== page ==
Increasing human-leopard conflicts have prompted the state forest department to prepare an action plan that includes setting up a relocation centre for captured big cats and increasing the prey base in and around their habitats.
In the last one week, two women were killed in separate leopard attacks in Alwar district. In October-November last year, two people died after a leopard attacked them in Pratapgarh area of Alwar; three were injured.
After the recent incidents, forest officials caught two leopards, but could not verify if they had attacked. Sariska Tiger Foundation experts have suggested that a forensic laboratory be set up to identify the animal behind an attack.
Placed under schedule-I of the Wildlife Protection Act, 1972, leopards are an endangered species.
The leopard population in Rajasthan has fluctuated in the last six years. There were 496 leopards in 2009, 527 in 2010, 565 in 2011, 562 in 2012 and 612 in 2013. The number dipped to 420 in 2014; in 2015, the state recorded 434 leopards.
According to official figures, around 20 leopards were killed in the state between 2014 and 2016 either in road accidents or by villagers.
“Looking at increasing man-animal conflicts -- be it leopard and tiger – we are planning to hold stool test immediately after an animal is captured to identify whether it is a man or cattle eater; accordingly it can be declared a problem animal, otherwise can be released in protected areas,” said Arindam Tomar, chief conservator of forest (wildlife).
He said a rescue centre will be developed for leopards, which are now sent to zoos.
On conflicts, Tomar said, “Ecologically, every place has a carrying capacity; whenever the population of a species increases, they tend to move out. Now the space available -- be it for tiger or leopard -- is less than what’s required. We need to improve degraded protected areas for holding more animals, and work on population management.”
He said Himachal Pradesh started sterilising monkeys after their population increased. “In Rajasthan too, we made attempts to sterilise blue bulls, and have to think it for dogs, especially in Great Indian Bustard areas,” Tomar said.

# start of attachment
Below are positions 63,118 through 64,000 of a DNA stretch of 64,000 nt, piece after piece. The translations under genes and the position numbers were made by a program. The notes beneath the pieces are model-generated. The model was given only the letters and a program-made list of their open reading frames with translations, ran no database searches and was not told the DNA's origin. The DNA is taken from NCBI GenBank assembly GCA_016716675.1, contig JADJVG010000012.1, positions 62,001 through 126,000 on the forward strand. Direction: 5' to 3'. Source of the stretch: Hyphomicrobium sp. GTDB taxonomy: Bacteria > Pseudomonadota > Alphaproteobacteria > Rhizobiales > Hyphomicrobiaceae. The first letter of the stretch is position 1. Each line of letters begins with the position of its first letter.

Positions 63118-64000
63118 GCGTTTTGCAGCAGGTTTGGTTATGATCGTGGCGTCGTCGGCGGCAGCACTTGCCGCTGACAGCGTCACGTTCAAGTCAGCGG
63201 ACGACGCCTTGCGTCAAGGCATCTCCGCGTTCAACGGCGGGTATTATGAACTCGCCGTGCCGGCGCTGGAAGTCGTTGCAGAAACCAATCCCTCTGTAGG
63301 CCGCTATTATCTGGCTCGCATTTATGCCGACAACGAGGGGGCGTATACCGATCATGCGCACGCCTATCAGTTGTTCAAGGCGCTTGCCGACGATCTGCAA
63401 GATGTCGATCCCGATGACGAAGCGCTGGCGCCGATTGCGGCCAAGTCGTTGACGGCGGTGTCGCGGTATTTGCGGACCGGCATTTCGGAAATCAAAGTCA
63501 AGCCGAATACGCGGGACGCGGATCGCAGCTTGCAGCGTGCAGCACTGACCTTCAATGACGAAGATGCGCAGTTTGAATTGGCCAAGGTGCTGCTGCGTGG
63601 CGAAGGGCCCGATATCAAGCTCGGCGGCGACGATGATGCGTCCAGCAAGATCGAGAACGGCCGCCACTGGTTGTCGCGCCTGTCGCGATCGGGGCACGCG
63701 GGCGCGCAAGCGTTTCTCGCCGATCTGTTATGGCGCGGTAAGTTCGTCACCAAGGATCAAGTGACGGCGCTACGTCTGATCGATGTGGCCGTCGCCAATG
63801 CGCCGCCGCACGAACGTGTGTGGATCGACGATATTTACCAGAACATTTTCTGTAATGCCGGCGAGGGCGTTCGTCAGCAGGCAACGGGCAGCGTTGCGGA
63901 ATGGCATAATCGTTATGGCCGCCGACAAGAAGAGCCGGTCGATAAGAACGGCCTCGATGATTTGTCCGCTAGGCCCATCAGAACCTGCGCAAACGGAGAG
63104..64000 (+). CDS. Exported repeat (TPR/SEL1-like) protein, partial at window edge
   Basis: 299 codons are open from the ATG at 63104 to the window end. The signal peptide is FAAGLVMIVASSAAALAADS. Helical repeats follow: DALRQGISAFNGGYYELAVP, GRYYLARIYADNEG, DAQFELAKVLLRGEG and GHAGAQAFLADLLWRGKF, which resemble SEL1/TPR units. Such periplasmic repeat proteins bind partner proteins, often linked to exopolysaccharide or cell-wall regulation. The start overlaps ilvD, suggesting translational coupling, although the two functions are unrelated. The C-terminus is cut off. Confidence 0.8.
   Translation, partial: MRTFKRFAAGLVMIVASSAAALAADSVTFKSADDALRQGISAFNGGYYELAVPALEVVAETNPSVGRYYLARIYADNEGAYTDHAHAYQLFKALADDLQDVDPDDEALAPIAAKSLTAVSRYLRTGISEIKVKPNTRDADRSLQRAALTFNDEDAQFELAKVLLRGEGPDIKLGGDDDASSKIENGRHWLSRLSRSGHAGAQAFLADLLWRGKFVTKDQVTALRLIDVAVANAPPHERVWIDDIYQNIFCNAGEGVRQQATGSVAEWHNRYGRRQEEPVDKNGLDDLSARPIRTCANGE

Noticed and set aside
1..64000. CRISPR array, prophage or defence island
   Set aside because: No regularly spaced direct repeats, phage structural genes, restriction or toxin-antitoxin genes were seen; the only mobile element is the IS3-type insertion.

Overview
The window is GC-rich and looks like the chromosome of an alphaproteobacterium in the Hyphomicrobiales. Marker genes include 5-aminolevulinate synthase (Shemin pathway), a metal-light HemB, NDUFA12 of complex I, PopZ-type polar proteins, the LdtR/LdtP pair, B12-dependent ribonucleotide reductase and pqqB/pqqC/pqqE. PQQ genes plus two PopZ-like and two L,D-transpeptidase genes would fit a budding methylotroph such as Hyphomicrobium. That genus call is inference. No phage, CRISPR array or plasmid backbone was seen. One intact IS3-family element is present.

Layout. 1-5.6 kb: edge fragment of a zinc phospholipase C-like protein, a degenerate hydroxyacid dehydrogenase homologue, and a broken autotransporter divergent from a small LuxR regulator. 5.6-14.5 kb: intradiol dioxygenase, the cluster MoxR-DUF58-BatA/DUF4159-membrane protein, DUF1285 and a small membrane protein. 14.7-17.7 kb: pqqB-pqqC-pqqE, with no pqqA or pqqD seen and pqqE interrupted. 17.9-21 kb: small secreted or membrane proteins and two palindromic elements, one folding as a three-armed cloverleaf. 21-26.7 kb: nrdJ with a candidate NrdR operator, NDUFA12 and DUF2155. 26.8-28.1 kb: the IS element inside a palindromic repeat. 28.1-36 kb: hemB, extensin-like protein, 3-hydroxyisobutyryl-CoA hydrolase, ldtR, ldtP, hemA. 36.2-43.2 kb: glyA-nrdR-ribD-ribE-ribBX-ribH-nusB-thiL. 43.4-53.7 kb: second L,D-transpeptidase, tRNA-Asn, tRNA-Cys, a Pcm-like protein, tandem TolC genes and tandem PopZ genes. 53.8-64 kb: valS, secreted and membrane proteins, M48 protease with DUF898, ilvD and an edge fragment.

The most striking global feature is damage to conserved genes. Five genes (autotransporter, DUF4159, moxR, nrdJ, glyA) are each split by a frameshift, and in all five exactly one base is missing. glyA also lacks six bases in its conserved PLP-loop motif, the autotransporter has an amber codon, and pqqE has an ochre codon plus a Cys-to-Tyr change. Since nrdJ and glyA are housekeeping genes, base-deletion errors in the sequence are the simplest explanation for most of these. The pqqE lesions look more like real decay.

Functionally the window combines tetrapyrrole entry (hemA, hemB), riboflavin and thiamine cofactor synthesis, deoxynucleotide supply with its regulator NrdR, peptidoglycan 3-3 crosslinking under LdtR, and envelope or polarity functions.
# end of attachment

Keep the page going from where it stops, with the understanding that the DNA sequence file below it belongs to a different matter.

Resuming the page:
“Increasing population of animals -- especially that of blue bull, monkey, leopard and wild boar -- requires management. Habitat has to be improved to increase carrying capacity –Sarsika has almost reached its full capacity for leopards.”
Under the action plan to curb human-leopard conflicts, the department is working on preemptive measures -- strengthening prey base; involving communities and incentivising them through SHGs for rearing prey species like wild hare and boars; development of waterholes in and around sanctuary/forest areas; filling cavities at mining dump sites to prevent leopards from using them as caves; training youth to act as primary response units; and so on.
Measures for prompt response include trained staff in rescue techniques and dealing with conflict cases; equipment and veterinary doctors.
Sunayan Sharma, former Sariska sanctuary field director, said, “We need to adopt scientific methods to identify the animal behind any attack. The forest department should develop a forensic lab like the one in Hyderabad or add a separate wing for animals at the existing forensic laboratory.”
He said, “At the advisory board meeting of Sariska Tiger Foundation, we have suggested to use DNA testing as a means to identify the animal. Wildlife Institute of India has a specialist wing that works on genetics; their services should be taken.”
As a preventive measure to tackle agitated villagers, he called for a team that will patrol the area to create awareness regarding animal movement. They can also identify pugmarks to track animals.
On conflicts, he said, “Changing situation is agitating animals; construction and mining are destroying pasture and abandoned land near villages; buffer zone is shrinking.”
At a recent workshop in Jaipur, experts called for developing grasslands, increasing prey base and curbing human disturbances to reduce human-leopard conflicts. “Wildlife keeps moving to look for food and water. Shortage of prey base is a reason for such incidents,” said deputy conservator of forest Naresh Chand Sharma.